With more than 11,000 lakes, Minnesota is known as the Land of 10,000 Lakes (11,842). Hawks have plenty of room to soar and zero in on their prey on the ground level thanks to a diverse environment that includes woods, open landscapes, and aquatic locations. All year long, you’ll be able to see hawks flying over the state. In addition to birds and small animals, hawks also hunt and consume snakes and frogs, making them true predators in the natural world. In their quest to catch prey, they can benefit from their ability to see UV light.
Types Of Hawks In Minnesota
People in Minnesota are familiar with the Red-tailed Hawk, which is the state’s most common hawk. One of the most well-known hawks in the United States and the second-largest in North America, this hawk has roughly 2 million nests. Nearly ninety percent of the world’s Red-tailed Hawks live in this area.
These massive raptors range in size from 17.7 to 25.6 inches in height and weight from 24.3 to 51.5 ounces in weight. Also, their wingspan is between 44.9 and 52.4 inches. It is not uncommon to witness Red-tailed Hawks perched on telephone poles or soaring above roadsides in search of prey during the day or early morning. Because they prey on species larger than songbirds, they are rarely seen in backyards, lurking about feeders.
Smaller than crows, Cooper’s Hawk is considered medium-sized in Minnesota, and the females are larger than the males. At first glance, this bird seems like the Sharp-Shinned Hawk because of its similar blue-gray coloring, steel blue feathers on the wings and back, brown underbellies with brown and red stripes, and a tiny black cap on top of its head. Size is a defining characteristic that separates the two types of animals.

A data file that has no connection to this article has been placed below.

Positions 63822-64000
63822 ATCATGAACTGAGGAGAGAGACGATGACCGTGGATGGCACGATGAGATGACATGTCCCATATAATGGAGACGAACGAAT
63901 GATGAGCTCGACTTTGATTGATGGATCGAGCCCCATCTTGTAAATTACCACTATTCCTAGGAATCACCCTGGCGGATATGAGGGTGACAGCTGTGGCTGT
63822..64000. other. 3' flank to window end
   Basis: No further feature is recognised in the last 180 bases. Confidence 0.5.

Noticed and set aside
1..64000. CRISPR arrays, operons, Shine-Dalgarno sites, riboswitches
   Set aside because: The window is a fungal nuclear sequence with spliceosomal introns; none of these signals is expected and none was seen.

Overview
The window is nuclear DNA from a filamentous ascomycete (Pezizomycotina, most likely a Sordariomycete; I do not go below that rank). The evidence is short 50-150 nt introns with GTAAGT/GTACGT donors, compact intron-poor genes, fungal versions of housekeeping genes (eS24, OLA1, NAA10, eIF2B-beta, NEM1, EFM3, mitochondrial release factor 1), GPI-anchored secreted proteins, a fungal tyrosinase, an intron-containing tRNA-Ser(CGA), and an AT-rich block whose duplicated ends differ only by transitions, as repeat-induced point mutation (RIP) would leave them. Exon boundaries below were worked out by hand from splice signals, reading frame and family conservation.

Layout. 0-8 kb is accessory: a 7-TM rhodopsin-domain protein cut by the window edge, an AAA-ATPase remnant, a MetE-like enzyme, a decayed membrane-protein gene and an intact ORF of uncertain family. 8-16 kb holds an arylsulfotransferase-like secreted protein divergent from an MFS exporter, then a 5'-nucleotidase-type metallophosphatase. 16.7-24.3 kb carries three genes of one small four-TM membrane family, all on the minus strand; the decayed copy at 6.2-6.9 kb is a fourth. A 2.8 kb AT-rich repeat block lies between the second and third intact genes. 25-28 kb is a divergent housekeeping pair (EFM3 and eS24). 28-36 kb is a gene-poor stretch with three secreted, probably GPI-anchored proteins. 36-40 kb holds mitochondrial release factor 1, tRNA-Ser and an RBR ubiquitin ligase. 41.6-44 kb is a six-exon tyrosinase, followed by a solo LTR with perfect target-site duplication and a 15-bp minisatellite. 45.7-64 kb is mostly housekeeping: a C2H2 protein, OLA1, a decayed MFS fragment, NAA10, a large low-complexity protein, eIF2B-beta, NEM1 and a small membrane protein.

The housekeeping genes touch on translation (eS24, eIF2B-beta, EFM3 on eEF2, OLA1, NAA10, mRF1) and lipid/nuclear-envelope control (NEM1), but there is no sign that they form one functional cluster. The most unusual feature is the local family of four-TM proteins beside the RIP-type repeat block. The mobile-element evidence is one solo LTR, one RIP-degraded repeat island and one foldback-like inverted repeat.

The Swainson’s hawk, one of Minnesota’s most admirable hawks, can be a joy to see, especially when it migrates in thousands of birds. In the spring and fall, when it is nesting in the state’s southern and western regions, you have the highest chance of seeing this bird.
The breeding season for Northern Harriers occurs from March through November in Minnesota. Only 3% of people make a summer to-do list that includes them. Before moving south for the winter to southern states and Central American countries, Northern Harriers breed in Alaska, Canada, the northern Great Plains, and the Northeast. People who fall in this intermediate category are there all year.
In grasslands and wetlands, this long-tailed hawk can be spotted. Most of the prey of Northern Harriers is comprised of small animals and birds prey. They build their nests in reeds, willows, or brushtails, which are all types of thick vegetation. They lay four to five dull white eggs.
An adult Red-shouldered Hawk may reach a wingspan of 37.0 inches and measure 16.9 to 24.0 inches in length, weight, and size. In other words, this hawk belongs to the family of huge hawks that can be found not only in Minnesota but around the world.